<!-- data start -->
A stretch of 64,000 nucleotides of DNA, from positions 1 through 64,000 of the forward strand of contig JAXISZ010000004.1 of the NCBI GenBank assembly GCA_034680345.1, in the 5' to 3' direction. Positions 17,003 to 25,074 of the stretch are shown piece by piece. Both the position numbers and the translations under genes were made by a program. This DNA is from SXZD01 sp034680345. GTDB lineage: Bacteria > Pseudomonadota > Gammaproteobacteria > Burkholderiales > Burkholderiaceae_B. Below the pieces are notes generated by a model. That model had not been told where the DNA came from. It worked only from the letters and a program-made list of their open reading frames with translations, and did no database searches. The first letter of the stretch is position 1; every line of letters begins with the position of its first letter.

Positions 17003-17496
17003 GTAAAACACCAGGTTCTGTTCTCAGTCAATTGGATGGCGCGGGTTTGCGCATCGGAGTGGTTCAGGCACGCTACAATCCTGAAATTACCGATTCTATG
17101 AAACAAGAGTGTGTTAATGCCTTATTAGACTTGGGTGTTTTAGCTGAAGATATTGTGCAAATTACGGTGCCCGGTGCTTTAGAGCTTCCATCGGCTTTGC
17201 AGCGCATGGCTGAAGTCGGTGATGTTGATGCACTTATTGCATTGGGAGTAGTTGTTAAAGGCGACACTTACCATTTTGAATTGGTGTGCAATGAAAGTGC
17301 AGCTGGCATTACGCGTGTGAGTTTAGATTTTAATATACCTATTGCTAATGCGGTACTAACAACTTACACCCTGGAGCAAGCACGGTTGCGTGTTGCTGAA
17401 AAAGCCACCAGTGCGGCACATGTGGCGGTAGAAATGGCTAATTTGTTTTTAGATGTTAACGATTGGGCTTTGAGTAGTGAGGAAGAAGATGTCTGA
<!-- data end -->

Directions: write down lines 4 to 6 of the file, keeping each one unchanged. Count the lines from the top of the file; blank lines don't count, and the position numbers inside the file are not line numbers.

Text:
17101 AAACAAGAGTGTGTTAATGCCTTATTAGACTTGGGTGTTTTAGCTGAAGATATTGTGCAAATTACGGTGCCCGGTGCTTTAGAGCTTCCATCGGCTTTGC
17201 AGCGCATGGCTGAAGTCGGTGATGTTGATGCACTTATTGCATTGGGAGTAGTTGTTAAAGGCGACACTTACCATTTTGAATTGGTGTGCAATGAAAGTGC
17301 AGCTGGCATTACGCGTGTGAGTTTAGATTTTAATATACCTATTGCTAATGCGGTACTAACAACTTACACCCTGGAGCAAGCACGGTTGCGTGTTGCTGAA